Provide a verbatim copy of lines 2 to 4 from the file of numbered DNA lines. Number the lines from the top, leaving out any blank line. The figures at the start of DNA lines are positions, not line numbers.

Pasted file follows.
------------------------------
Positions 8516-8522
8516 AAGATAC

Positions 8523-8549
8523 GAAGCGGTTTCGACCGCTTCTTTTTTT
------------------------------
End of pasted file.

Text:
8516 AAGATAC

Positions 8523-8549
8523 GAAGCGGTTTCGACCGCTTCTTTTTTT